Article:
C++ string/apstring
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Thread: C++ string/apstring

  1. #1
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    C++ string/apstring

    Ok, I recently have been given an assignment in my CS120 class. I wont go into the details, but our instructor gave of this bit of code to help us.

    string fname("aaa");
    if(fname.equals("aaa"))
    ...

    Yeah, I have played around with this peice of code of a while now, and I cant seem to yet that command to work. I am one of the few students in my class that has taken C++ before, so I am not totally new to this stuff. I understand that .equals has to be apart of the class string. I was wondering if anyone knew about this, or any syntax errors I might be having. I think out instructor wants us to use fname.equals("aaa") in out program.
    I gave up after playing with it for a while and got it to work another way. Heres my code, that does compile. Any input on this topic would be greatly helpful.


    Code:
    //Project 4, test
    #include<iostream>
    #include<string.h>
    using namespace std;

    int main()
    {
    string fname("aaa");
    cout<<fname<<'\n';
    if(fname == ("aaa"))
    cout<<"Works\n";
    else
    cout<<"Doesnt work\n";
    system("PAUSE");
    return 0;
    }

    Output:
    aaa
    Works
    Press any key to continue . . .

    Again, thanks for any help.

    -Ep
    01001001001000000100110001101111011101100110010100100000010000100110010101110100011101000111100100100001

  2. #2
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    do you use a different compiler / development environment than your teacher?

    the standard c++ string class doesn't include equals() function. java, visual basic and net framework do.

  3. #3
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    Well, at school and when I telnet to my CS class, we use g++. I believe that is a compiler used only by Linux. Im not sure tho, cuz I am very new to Linux. I also use Dev C++ at my house, when I am not connected to the schools network. And neither one of those allowed this program to run.
    By string declaration, do you mean string fname("aaa") or fname.equals("aaa"). I am wondering, cuz I have never seen either one before either. When, declareing a string, I always just wrote string fname = "aaa". And I have never seen fname.equals("aaa"). So, yeah, I am still a little confused as to how this is to work.
    And about viewing the header file. Im not sure about that. I could always look, but the last time I had a question and lookedin teh header file for my answer. All the header file provided me was alot jumping around and confusing variable names. Maybe that was because it was the math.h file, but eh. Ill give it a look and see what I find.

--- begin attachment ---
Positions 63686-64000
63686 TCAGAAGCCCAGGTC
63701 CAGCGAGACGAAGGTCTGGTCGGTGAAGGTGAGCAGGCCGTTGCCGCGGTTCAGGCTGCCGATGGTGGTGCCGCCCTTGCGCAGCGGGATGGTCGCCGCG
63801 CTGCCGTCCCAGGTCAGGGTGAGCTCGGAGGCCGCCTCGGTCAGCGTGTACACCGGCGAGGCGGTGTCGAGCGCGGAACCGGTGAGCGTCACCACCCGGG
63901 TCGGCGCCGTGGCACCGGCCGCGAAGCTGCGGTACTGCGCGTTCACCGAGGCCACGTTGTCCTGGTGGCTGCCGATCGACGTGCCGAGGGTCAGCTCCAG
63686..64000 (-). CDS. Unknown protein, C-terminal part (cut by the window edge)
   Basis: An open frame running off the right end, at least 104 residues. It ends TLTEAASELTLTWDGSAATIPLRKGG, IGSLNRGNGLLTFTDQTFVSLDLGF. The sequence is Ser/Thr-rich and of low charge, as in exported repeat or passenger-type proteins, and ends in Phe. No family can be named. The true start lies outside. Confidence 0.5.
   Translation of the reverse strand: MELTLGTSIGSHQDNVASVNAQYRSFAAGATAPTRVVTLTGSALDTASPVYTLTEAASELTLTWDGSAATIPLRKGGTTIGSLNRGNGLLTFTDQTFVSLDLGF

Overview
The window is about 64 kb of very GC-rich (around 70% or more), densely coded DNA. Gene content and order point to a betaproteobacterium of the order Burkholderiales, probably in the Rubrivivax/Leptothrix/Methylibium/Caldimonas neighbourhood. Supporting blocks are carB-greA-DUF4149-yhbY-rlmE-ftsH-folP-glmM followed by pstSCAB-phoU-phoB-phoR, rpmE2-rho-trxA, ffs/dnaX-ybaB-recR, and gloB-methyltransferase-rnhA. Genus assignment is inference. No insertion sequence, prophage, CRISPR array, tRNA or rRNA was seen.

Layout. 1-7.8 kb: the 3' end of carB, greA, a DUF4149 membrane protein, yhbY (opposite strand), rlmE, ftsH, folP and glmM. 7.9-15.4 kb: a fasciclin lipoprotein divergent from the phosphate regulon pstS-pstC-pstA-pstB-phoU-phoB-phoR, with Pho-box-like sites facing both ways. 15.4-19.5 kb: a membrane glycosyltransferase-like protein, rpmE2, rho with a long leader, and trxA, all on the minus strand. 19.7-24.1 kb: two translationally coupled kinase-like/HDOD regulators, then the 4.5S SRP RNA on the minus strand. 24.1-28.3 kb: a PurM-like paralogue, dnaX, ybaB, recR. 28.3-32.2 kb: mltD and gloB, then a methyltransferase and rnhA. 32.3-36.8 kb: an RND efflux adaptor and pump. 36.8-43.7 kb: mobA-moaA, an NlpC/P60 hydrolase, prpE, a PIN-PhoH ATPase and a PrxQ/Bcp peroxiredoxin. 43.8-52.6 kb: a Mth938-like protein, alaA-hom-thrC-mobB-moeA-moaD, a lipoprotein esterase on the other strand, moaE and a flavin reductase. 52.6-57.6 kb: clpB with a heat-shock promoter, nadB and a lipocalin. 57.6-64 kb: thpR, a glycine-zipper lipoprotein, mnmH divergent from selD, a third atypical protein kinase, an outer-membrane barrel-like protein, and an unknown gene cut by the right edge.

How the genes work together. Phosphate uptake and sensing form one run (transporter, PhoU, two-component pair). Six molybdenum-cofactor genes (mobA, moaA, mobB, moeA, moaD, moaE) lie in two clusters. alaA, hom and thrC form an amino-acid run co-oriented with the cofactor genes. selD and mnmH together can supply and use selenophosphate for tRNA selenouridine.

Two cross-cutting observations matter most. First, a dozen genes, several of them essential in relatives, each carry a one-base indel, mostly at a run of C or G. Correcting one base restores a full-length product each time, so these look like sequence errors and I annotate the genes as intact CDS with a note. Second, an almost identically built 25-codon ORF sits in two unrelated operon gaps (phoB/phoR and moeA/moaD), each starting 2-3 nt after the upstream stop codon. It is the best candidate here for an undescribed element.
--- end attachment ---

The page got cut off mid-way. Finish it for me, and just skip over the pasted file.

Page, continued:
-Ep
    01001001001000000100110001101111011101100110010100100000010000100110010101110100011101000111100100100001

  4. #4
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    sorry - i was still reading and editing my first post...

    with declaration i meant string fname("aaa"), didn't look familiar, but its ok. i recommend anyway that you use the same environment as in class and make sure you got the same header files, specially when you're new to all this. spares you from a lot of confusion

    or perhaps your teacher wants you to modify the string class?

  5. #5
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    I don't remember C++ since I've spent the last year and a half doing Java and not touching it... but I don't think C++ has a predefined equals() method.. you have to create one in your class and then you can call it up.

  6. #6
    Junior Member
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    yeo it doesnt, take a look here for an example custom string class:

    http://oopweb.com/CPP/Documents/CPPH...g-HOWTO-6.html

  7. #7
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    Thanks for all of your help. I will be going to my CS Lab in a couple of hours. I will see what my lab assisstent has to say about it. Again, thanks.

    -Ep
    01001001001000000100110001101111011101100110010100100000010000100110010101110100011101000111100100100001

  8. #8
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    welcome if you cant wait, check
    http://www.flipcode.com/tutorials/tut_strings02.shtml
    but mostly theCString.h file in the download section. just include it and check the Compare method for the parameters (it's got case sensitive yes/no switch)

  9. #9
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    Justas and update, my lab assisstent had never heard of that at all. And he uses the same compiler my instructor does. He told us to just use fname == ("aaa"). So, I have no idea where the fname.equals("aaa") came from, but yeah. I think you might have to have a specail header file. I guess I just figured since most of my class doesnt even know what a header file is yet, I figured it would be in one of the predefined ones. Owell,
    Thanks for all of your guys help.

    -Ep
    01001001001000000100110001101111011101100110010100100000010000100110010101110100011101000111100100100001

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